Notice: This website is an unofficial Microsoft Knowledge Base (hereinafter KB) archive and is intended to provide a reliable access to deleted content from Microsoft KB. All KB articles are owned by Microsoft Corporation. Read full disclaimer for more details.

Hyper-V pass-through disks are not accessible after system is restarted


View products that this article applies to.

Symptoms

Consider the following scenario:

You have a Hyper-V Host, which is connected to SAN storage, where the disks which are connected via Fiber Channel or iSCSI and are configured as Hyper-V pass through LUNs to make them accessible directly to the Hyper-V guests.

In this scenario, when the host machine is rebooted, some or all of the pass-through disks may be inaccessible, and the guests are unable to boot if the LUN was a boot LUN, or unable to access data where it was a data volume.

↑ Back to the top


Cause

This behavior can occur when all of the following happen:
  • Hyper-V is configured to pass through LUNs to Hyper-V guests.
  • A change on the array changes the PNP instance ID of the device, making it appear as a new device.
  • As a result of the PNP instance ID changing, the disk order changes.
  • As a result of the disk order changes, the LUNs can no longer be passed through.
Conclusively determining the cause of this can be difficult. In order to determine if the disk ordering changes were the result of a PNP instance ID change it would be necessary to have access to registry data from a backup of the machine in question before the issue occurred to compare the data with the current copy.

For example, take the case below

Note:  the GUID and vendor ID have been modified to show a generic example, where on two different dates, the same GUID has surfaced as different device ID’s.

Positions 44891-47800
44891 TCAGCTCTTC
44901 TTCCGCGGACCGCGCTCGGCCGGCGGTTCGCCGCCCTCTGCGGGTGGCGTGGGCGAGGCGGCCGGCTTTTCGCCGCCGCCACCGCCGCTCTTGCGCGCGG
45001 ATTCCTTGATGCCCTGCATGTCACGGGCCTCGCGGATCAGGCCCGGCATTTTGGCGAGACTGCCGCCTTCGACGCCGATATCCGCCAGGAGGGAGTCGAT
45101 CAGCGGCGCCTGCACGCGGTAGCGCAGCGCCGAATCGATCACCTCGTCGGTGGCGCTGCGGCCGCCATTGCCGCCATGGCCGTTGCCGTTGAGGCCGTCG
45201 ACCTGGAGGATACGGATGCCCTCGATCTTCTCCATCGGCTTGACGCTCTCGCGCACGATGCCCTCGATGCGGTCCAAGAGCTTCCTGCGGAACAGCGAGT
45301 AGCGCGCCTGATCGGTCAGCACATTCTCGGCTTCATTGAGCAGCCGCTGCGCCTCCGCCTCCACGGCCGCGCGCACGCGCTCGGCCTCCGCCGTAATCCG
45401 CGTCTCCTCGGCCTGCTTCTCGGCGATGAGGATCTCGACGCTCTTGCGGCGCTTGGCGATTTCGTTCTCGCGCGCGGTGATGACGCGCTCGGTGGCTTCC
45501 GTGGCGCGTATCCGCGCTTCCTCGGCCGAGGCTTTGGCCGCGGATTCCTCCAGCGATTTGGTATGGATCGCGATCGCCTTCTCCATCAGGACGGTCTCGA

Current version (below)
 

SCSI\DISK&VEN_DISK_DEVICE&\{11111111-1111-1111-1111111111111111}&DISK_DEVICE43

SCSI\DISK&VEN_DISK_DEVICE&\{11111111-1111-1111-1111111111111111}&DISK_DEVICE45

SCSI\DISK&VEN_DISK_DEVICE&\{11111111-1111-1111-1111111111111111}&DISK_DEVICE47

 
Original version from backup (below):
 

SCSI\DISK&VEN_DISK_DEVICE&\{11111111-1111-1111-1111111111111111}&DISK_DEVICE17

SCSI\DISK&VEN_DISK_DEVICE&\{11111111-1111-1111-1111111111111111}&DISK_DEVICE15

SCSI\DISK&VEN_DISK_DEVICE&\{11111111-1111-1111-1111111111111111}&DISK_DEVICE13

 

↑ Back to the top


Resolution

To resolve this issue contact your storage hardware vendor, to determine the cause of PNP instance ID changing. The most common occurrence of this inadvertent change is during a firmware update to an array or array controller.

↑ Back to the top


More Information

For Microsoft Windows Server 2008 R2, the PNP Instance ID was introduced as a method for maintaining disk ordering across reboots. This functionality depends on the device continuing to appear as the same device across reboots. If the PNP Instance ID changes as a result of a hardware change, then it makes the LUN surfaced to Windows appear as a new device, and the disk order is not maintained. 

↑ Back to the top


Keywords: kb

↑ Back to the top

Article Info
Article ID : 2423835
Revision : 1
Created on : 1/7/2017
Published on : 6/6/2014
Exists online : False
Views : 138